Memory Subsystem: TinyMemBench

To double check our latency measurements and get a deeper understanding of the respective architectures, we also use the open source TinyMemBench benchmark. The source was compiled for x86 with GCC 5.4 and the optimization level was set to "-O3". The measurement is described well by the manual of TinyMemBench:

Average time is measured for random memory accesses in the buffers of different sizes. The larger the buffer, the more significant the relative contributions of TLB, L1/L2 cache misses, and DRAM accesses become. All the numbers represent extra time, which needs to be added to L1 cache latency (4 cycles).

We tested with dual random read, as we wanted to see how the memory system coped with multiple read requests. 

L3-cache sizes have increased steadily over the years. The Xeon E5 v1 had up to 20 MB, v3 came with 45 MB, and v4 "Broadwell EP" further increased this to 55 MB. But the fatter the cache, the higher the latency became. L3 latency doubled from Sandy Bridge-EP to Broadwell-EP.  So it is no wonder that Skylake went for a larger L2-cache and a smaller but faster L3. The L2-cache offers 4 times lower latency at 512 KB.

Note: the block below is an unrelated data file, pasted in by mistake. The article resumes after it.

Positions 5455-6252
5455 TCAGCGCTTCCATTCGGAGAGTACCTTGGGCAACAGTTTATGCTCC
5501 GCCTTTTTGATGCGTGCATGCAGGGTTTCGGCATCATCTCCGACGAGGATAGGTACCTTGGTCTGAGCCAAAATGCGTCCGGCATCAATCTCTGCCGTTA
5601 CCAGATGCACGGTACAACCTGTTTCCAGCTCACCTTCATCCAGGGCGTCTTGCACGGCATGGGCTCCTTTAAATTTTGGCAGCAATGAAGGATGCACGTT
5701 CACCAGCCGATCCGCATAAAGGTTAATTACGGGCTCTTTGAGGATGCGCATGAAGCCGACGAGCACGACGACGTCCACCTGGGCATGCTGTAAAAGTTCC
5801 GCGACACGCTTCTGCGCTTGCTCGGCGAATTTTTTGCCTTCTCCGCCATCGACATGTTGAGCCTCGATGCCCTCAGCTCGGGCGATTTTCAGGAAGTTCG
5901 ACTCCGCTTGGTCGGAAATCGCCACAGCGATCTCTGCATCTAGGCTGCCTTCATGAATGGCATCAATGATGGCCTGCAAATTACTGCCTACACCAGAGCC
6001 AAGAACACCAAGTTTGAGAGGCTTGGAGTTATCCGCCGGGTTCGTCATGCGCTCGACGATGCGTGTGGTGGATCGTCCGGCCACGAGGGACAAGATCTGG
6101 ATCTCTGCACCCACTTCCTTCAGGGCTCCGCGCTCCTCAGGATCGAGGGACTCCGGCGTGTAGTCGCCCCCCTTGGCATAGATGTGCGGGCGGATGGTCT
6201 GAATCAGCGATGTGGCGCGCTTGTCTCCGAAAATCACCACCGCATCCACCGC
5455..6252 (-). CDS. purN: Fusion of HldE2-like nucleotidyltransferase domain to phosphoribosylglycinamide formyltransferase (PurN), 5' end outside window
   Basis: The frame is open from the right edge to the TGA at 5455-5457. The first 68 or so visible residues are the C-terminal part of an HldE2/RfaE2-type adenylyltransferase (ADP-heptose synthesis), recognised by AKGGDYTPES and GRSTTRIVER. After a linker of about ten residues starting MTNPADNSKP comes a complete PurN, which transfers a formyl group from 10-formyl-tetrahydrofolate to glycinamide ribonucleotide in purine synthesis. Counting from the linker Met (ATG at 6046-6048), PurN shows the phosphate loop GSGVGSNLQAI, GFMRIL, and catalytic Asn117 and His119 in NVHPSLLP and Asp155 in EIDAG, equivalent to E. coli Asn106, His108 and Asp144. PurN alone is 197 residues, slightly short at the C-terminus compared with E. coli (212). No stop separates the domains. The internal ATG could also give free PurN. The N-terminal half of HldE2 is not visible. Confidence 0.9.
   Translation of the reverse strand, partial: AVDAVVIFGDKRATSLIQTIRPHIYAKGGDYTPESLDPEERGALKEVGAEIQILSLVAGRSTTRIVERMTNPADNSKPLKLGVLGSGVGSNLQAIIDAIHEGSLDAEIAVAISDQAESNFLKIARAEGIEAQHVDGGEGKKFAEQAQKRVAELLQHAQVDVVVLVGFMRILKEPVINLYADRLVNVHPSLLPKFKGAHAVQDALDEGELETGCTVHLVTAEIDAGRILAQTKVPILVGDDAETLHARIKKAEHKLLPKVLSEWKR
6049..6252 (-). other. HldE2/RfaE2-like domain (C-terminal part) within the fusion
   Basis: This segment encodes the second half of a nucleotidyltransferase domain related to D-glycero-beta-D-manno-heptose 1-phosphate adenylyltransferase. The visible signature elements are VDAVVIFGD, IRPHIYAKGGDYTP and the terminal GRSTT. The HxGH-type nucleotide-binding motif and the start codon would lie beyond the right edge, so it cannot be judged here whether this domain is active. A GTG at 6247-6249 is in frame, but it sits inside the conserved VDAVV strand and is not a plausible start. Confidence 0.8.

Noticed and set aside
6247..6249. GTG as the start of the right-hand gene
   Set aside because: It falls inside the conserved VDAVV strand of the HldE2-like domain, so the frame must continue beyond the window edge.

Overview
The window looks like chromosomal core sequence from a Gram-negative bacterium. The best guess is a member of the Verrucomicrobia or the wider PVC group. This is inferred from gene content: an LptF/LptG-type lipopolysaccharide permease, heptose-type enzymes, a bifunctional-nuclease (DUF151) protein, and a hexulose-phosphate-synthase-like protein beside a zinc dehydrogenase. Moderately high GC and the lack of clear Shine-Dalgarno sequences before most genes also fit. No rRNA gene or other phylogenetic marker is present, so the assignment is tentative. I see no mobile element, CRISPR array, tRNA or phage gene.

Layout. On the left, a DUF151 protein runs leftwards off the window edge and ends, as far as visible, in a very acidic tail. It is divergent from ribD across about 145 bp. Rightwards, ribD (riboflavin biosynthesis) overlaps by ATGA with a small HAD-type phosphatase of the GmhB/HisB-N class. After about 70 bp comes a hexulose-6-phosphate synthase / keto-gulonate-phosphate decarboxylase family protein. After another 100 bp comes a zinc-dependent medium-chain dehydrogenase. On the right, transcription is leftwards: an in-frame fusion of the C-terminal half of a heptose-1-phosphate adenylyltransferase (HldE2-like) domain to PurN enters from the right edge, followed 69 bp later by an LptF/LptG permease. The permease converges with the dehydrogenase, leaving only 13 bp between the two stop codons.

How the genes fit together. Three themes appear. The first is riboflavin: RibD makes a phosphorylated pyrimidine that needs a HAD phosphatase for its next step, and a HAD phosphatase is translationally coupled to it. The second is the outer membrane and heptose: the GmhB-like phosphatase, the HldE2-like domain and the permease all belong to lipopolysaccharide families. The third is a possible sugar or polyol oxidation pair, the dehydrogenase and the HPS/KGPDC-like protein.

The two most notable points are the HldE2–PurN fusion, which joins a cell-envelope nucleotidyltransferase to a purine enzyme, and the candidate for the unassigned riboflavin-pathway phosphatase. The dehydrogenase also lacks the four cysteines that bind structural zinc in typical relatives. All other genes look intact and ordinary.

AMD's unloaded latency is very competitive under 8 MB, and is a vast improvement over previous AMD server CPUs. Unfortunately, accessing more 8 MB incurs worse latency than a Broadwell core accessing DRAM. Due to the slow L3-cache access, AMD's DRAM access is also the slowest. The importance of unloaded DRAM latency should of course not be exaggerated: in most applications most of the loads are done in the caches. Still, it is bad news for applications with pointer chasing or other latency-sensitive operations. 

Memory Subsystem: Bandwidth Single Threaded Integer Performance: SPEC CPU2006
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  • ddriver - Tuesday, July 11, 2017 - link

    Yeah, offering pretty much double the value is so barely competitive LOL. Reply
  • ddriver - Tuesday, July 11, 2017 - link